The time point of 20 days was chosen as the appropriate time for performing the tumor removal surgery (Fig. 1 A). At 20 days, tumors showed a well-established vascularization and signs of local infiltration. Animals were also able to tolerate the surgical procedure, as demonstrated by the absence of neurological morbidity and by the very low mortality rate after the surgery.
Histological analysis of the brains 2 days after surgery showed that the main tumor mass was always removed, but small islets of cells in the apparently normal brain parenchyma surrounding the surgical cavity persisted. Tumor cells were identified by histology, and immunoreactivity for β1, αv integrins and fibroblast growth factor-2. Eight days after surgery, small tumors were evident all around the surgical cavity. At 18 days after surgery, histological analysis showed that animals had a recurrence in the surgical cavity. The mean volume of the recurrence (n = 30) at 18 days was 11 ± 2.3 mm3. Animals presented neurological deficits within 20 days from surgery and had to be sacrificed within 36 days from the operation. Histological analysis of the brains of these animals showed large tumors in the site of the surgical cavity (Fig. 1 B).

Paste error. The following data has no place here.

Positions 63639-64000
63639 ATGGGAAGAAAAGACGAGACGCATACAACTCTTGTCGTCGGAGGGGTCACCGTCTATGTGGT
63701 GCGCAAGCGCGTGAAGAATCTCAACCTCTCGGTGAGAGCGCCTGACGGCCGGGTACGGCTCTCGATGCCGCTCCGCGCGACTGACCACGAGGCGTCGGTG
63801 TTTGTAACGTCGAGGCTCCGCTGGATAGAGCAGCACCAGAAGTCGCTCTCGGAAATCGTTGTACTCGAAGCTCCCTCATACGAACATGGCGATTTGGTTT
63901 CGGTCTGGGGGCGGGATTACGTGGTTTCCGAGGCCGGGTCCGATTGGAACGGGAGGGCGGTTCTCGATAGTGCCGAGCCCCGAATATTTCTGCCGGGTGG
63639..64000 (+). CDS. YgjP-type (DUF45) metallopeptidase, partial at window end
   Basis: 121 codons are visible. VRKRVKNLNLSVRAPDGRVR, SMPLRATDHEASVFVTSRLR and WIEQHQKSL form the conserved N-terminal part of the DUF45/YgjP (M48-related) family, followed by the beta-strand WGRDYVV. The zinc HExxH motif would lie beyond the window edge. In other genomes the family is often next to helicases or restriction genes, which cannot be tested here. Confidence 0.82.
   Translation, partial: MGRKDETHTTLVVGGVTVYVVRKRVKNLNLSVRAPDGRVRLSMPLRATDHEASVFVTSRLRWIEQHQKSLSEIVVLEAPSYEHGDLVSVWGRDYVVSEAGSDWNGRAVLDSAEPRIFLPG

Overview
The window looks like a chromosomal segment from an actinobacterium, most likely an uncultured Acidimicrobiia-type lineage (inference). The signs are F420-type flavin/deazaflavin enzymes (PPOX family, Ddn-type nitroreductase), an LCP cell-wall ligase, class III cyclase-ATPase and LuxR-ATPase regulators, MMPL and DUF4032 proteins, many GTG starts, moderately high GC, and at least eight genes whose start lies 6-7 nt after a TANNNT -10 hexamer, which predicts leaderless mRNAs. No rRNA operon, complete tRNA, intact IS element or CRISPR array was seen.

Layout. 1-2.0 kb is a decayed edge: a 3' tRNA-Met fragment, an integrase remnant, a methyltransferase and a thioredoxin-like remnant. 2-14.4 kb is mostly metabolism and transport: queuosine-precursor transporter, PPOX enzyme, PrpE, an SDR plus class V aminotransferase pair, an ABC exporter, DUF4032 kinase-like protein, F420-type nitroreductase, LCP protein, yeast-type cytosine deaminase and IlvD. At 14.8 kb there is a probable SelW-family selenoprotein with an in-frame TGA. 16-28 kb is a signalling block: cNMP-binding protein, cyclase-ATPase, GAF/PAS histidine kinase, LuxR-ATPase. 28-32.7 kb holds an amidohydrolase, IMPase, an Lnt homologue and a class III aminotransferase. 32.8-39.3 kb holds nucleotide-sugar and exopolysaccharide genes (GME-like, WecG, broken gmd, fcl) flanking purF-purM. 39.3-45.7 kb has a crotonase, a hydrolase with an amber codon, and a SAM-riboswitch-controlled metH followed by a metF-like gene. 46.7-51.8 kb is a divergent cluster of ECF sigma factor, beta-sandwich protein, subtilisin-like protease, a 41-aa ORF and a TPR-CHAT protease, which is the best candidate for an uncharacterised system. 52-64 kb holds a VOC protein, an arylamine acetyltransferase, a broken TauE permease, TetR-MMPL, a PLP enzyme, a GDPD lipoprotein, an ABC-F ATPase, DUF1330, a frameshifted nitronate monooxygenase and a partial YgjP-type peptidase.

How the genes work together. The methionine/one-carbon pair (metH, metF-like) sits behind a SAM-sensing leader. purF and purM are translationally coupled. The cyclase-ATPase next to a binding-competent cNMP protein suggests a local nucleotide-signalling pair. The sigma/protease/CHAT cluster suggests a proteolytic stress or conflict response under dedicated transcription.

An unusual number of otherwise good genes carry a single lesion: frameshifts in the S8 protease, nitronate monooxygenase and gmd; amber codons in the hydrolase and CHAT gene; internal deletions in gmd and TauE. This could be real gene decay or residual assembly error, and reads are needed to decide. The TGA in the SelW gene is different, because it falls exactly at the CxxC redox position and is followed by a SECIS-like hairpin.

The Postoperative Administration of Endogenous Inhibitors Delayed the Appearance of Glioma Recurrence
Systemic Administration of Daily PEX or PF-4/CTF Alone.
Animals in which the tumors were not removed and did not receive any inhibitor (control) showed a 50% survival rate of 23 days. Animals had to be sacrificed within 36 days from tumor cell implantation. The mean tumor volume of these animals (n = 30) was 19 ± 2.6 mm3 at sacrifice (Fig. 2 A).
Animals submitted only to tumor removal surgery (no inhibitors, surgery alone) increased their 50% survival to 35 days (Fig. 2 A). All of the animals of this group were sacrificed within 47 days from implantation. Histology of the brains from these animals showed that the recurrence developed in the area of the residual surgical cavity. The mean tumor volume measured in the histological sections of the brains of these animals (n = 30) was 18 ± 4.5 mm3 at sacrifice.
The longest survival was observed in the group of animals with tumor removal surgery and treated with daily PEX alone. These animals had a 50% survival of 120 days when the treatment was initiated the day after surgery and of 63 days, when treatment was started 15 days from the operation (Fig. 2 A). Eleven of 30 animals in which the treatment with daily PEX was started the day after tumor removal were still alive 140 days after tumor cell implantation. At sacrifice, histological analysis of the brains from these animals showed small tumors that were located in the site of the previous surgical cavity. The mean tumor volume was 2.4 ± 1.1 mm3.